Here is where you can offer a CTA or an internal link – anything that guides them down your sales funnel or gives them the next piece of critical information that is relevant.
In our case, we encourage readers to contact us to write press releases for them.
For instance, by offering them an internal link that builds problem awareness, if your post intends to intensify their desire for a solution.
This would waste your entire post’s efforts in creating this opportunity to nurture or convert your leads!
With your intro & conclusion done, you’re left with refining your outline.
Now, for the final bit, you’re going to clean up your outline so you can start writing.
At this point, your post has a clear start and end, but the in-between might be messy.
Start by reordering and cutting away sections until your outline flows.
Next, you’ll want to compare your outline with your competitors’ posts.
Does your intended post seem thorough enough to outdo theirs?
You may spot points that you missed. You can find ways to fit them into your outline.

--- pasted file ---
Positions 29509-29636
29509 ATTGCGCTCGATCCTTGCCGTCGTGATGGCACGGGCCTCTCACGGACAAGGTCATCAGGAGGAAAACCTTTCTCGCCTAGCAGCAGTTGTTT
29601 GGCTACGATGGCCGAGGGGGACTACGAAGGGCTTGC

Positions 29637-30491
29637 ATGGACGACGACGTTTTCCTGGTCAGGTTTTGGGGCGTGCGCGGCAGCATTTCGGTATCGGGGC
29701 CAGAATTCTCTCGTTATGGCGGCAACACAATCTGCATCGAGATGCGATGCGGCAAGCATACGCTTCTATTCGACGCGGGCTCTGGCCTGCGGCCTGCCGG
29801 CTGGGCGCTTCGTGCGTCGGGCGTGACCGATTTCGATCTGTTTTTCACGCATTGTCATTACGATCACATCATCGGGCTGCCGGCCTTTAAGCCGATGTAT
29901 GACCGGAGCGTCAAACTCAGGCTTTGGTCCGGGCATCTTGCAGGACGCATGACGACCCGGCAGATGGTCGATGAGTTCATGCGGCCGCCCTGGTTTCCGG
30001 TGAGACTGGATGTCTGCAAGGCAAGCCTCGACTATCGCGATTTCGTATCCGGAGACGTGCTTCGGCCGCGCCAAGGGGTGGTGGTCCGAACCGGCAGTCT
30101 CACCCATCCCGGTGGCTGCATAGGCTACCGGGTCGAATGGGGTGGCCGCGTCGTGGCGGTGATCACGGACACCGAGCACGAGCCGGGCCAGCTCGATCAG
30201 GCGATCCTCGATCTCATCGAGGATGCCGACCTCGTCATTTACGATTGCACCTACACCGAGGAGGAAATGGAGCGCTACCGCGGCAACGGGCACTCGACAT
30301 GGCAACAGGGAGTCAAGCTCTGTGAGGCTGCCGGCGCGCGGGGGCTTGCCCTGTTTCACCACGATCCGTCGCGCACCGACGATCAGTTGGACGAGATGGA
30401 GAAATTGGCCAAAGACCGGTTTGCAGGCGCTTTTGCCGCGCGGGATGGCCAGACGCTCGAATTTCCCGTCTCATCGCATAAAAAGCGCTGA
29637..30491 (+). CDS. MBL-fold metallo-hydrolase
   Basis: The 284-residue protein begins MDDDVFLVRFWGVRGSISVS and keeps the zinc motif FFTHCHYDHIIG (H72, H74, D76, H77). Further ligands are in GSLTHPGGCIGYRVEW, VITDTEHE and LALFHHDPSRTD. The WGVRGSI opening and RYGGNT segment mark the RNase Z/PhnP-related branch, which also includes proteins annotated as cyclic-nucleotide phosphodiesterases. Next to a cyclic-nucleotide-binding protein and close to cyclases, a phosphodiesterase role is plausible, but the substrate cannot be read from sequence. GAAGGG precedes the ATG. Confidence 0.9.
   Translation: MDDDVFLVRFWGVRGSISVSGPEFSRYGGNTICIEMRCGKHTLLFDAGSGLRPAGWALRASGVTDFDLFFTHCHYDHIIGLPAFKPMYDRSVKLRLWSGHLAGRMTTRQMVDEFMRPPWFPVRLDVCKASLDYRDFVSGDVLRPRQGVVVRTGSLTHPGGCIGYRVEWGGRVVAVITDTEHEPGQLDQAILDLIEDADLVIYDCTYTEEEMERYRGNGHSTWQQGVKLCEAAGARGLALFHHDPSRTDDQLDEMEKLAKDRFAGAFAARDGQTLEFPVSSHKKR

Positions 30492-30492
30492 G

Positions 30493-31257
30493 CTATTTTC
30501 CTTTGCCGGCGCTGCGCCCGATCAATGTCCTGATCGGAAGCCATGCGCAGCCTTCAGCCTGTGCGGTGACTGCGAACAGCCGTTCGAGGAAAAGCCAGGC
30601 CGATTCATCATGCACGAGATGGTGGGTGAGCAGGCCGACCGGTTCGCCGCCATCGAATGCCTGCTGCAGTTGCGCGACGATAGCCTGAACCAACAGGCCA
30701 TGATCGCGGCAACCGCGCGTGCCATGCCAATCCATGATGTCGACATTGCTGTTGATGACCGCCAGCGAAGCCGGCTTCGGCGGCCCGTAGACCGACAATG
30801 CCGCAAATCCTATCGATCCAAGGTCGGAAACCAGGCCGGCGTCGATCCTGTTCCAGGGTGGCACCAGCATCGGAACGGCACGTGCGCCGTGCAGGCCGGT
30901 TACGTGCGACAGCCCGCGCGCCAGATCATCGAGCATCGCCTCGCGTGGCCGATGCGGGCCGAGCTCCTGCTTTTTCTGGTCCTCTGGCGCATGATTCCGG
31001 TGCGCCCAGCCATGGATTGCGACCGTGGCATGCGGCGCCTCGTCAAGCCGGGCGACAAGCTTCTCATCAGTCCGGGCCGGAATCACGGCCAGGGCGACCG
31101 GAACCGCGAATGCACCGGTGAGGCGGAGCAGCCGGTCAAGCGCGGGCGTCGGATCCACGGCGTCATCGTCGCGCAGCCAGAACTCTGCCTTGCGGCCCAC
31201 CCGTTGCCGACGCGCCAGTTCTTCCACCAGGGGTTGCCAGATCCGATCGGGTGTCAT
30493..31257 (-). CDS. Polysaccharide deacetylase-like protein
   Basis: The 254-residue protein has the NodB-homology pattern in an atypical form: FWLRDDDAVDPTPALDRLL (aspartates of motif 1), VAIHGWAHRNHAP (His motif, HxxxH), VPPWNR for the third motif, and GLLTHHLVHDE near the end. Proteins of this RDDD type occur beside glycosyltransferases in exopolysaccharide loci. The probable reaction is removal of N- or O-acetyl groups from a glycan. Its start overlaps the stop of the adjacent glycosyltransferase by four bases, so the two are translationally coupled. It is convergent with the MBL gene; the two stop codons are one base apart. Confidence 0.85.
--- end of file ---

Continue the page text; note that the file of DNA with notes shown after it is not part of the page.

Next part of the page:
Look back at your headers too, and see how you can refine them.
Great section headers are like “mini-headlines”. In that they:
Check out more tips for refining your headers here.
Finally, compare your outline to your targeted word count.
Does your outline seem like the post would reach the word count? (This takes a bit of writing experience to tell.)
If it does not, consider what other examples you can add to further substantiate your points. Examples are a great way to boost your word count without adding fluff.
Or you can leave your outline be, as long as you feel you’ve covered your topic thoroughly enough.
With that, you’re done. You can now write your first draft with ease!
Writing posts that rank needs not be a struggle if you have a process to follow.
Outlining them beforehand may take more effort – but at least you know your efforts will pay off.
Want a complete blog post done for you? Contact us here and we’ll be in touch!